For my generation of veterans that came of age in the aftermath of the terror attacks on Sept. 11, 2001, and subsequently fought in the longest wars in American history, there is a signature injury that has impacted nearly three in ten of us: post-traumatic stress disorder, or PTSD.

PTSD is not just a medical diagnosis but a poignant symbol of a collective, enduring struggle. While we’ve seen resources and treatments provided for PTSD increase as well as a broader acceptance for those impacted by this injury, we’ve also seen these men and women viewed as though they’re broken.

Veterans who embody the ethos of post-traumatic growth — the positive psychological change experienced as a result of overcoming highly challenging and stressful life situations — push back against that “broken” narrative. I urge you to join Josh Goldberg, CEO of Boulder Crest, in marking June 13 on your calendar as National Post-Traumatic Growth Day.

We have seen examples of post-traumatic growth throughout history, where significant adversity can spark substantial progress and change. Since our nation’s founding, waves of American veterans have demonstrated how they’ve become incredible civic assets after their military service. From George Washington to Dwight D. Eisenhower, John McCain and Colin Powell, these veterans became icons of American statesmanship.

Post-traumatic growth doesn’t just apply to politics and public service. We also see growth in the entrepreneurial spirit in veterans who started small businesses and went on to become titans of industry. Today, there are 2.5 million veteran-owned companies, exemplified by decorated Iraq War veterans like Blake Hall and Dawn Halfaker.

After Hall’s 2004 Vanderbilt Army ROTC commissioning, he became a rifle platoon leader and served in Iraq, twice earning the Bronze Star. After his Army service, he graduated from Harvard Business School and started in 2010, which simplifies how individuals securely prove and share their identity online. Dawn Halfaker, a 2001 West Point graduate, earned the Purple Heart and Bronze Star for her service in Iraq in 2004. She came home as an amputee and founded Halfaker and Associates two years later. She now runs HAFCO Holdings LLC as well as Continuing to Serve, a non-profit supporting veteran entrepreneurs.

John F. Kennedy was once asked what actions led him to become a war hero, which launched his career in public service. “It was involuntary — they sank my boat,” he said. My post-traumatic growth occurred in the same vein. I returned from an Iraq deployment with the 82nd Airborne Division’s Falcon Brigade in 2004 with the burden of 19 paratroopers killed in action. Spurred to live a life worth their sacrifice, I aimed to become the man I thought they would want me to be, and to live a life of meaning. I became the first Iraq War veteran elected to Congress, leading the effort to repeal “Don’t Ask, Don’t Tell” and serving as the co-sponsor of the Post-9/11 G.I. Bill, which has sent more than 1.1 million people to college. As the 32nd Undersecretary of the Army, I pushed for policies to reduce the stigma of seeking help, resulting in the addition of embedded behavioral health teams at the battalion level.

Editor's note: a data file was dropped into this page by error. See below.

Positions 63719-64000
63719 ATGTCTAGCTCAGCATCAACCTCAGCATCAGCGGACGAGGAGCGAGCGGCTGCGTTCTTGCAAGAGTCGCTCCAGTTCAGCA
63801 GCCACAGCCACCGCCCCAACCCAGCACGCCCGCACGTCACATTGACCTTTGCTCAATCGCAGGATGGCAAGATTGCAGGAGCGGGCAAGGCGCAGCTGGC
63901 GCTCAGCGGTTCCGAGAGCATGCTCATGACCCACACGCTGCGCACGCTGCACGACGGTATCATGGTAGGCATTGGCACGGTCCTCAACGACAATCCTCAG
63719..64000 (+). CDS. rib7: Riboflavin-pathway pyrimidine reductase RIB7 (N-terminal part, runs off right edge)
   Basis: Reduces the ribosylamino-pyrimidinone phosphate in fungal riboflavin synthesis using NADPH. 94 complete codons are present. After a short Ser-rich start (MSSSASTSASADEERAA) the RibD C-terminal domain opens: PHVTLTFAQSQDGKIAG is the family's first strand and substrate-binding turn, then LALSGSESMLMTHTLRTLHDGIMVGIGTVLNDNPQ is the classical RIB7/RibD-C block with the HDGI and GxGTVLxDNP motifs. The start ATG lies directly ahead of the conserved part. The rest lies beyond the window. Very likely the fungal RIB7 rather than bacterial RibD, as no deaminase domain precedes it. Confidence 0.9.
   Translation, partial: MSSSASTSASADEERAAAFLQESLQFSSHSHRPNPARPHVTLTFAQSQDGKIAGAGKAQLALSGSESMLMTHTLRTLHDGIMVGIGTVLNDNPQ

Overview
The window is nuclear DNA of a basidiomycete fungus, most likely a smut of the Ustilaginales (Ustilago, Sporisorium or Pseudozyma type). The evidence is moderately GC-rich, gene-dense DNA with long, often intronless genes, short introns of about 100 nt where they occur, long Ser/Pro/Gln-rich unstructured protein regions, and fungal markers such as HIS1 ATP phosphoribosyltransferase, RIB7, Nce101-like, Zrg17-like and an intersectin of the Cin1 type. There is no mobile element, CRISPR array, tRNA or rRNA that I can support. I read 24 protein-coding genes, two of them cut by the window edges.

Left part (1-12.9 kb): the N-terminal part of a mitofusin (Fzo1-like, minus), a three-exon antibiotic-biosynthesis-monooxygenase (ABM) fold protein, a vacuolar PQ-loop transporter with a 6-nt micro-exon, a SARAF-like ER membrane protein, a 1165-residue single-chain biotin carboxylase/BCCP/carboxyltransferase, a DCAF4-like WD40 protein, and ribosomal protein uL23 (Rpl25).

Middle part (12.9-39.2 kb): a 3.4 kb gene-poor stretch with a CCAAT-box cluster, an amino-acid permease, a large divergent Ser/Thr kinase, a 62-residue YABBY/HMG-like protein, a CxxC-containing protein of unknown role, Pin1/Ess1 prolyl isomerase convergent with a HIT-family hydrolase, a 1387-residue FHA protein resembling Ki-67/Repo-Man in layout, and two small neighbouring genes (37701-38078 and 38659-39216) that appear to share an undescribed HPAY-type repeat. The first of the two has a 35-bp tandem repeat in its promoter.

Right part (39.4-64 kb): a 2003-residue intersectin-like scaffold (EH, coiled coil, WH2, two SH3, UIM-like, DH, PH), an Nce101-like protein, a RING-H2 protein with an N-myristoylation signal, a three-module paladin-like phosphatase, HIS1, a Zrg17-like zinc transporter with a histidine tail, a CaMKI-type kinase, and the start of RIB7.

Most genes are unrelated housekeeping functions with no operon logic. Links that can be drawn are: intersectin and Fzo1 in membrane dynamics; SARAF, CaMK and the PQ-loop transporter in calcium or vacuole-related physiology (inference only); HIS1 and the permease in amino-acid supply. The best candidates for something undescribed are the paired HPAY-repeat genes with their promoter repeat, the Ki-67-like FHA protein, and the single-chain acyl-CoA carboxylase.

One key way to experience growth after service is by stoking the fires of the post-9/11 generation’s entrepreneurial spirit. This is why I’ve leaned on a generation of veterans who preceded me, like Alex Gorsky, the former CEO of Johnson & Johnson and Bob McDonald, the former CEO of Proctor & Gamble and the 8th Secretary of the Department of Veterans Affairs. These former soldiers and business leaders helped me achieve post-traumatic growth in the way I hope to see from others. Our generation has collectively survived the crucible of combat — running a business is a purpose-driven mission that veterans can collectively appreciate.

World War II veterans came home and took part in that same mission, and in the process, built the world’s most iconic brands, including the largest sports apparel company (Nike), the largest retailer (Walmart), and the world’s biggest media company (Comcast).

In contrast, fewer than 5% of post-9/11 veterans start their own business today. But it’s more than just access to capital. As post-9/11 veterans, we must define who we are and, more importantly, who we can become. It took more than five decades for the WWII generation to be defined as “the greatest generation” by Tom Brokaw — after two decades of war, we cannot afford to wait five more decades to define our generation’s continued service.

This generation’s veterans are more likely to be employed, more likely to vote in elections, and yes, more likely to start a successful small business. The Halls and Halfakers will become the next Phil Knight or Ralph Lauren if given the chance. This begins today, on National Post-Traumatic Growth Day, as we recognize, celebrate, and properly frame post-traumatic growth — the opportunity our generation has to overcome the toughest of circumstances to turn our struggle into success.

Patrick J. Murphy is a decorated Iraq War veteran, venture capitalist, Wharton Business School lecturer. He was the first Iraq War veteran elected to Congress and served as the 32nd Undersecretary of the Army.

As a partner in Stony Lonesome Group, Murphy’s venture capital group is an investor. He serves with Dawn Halfaker on the board of Drexel Hamilton.

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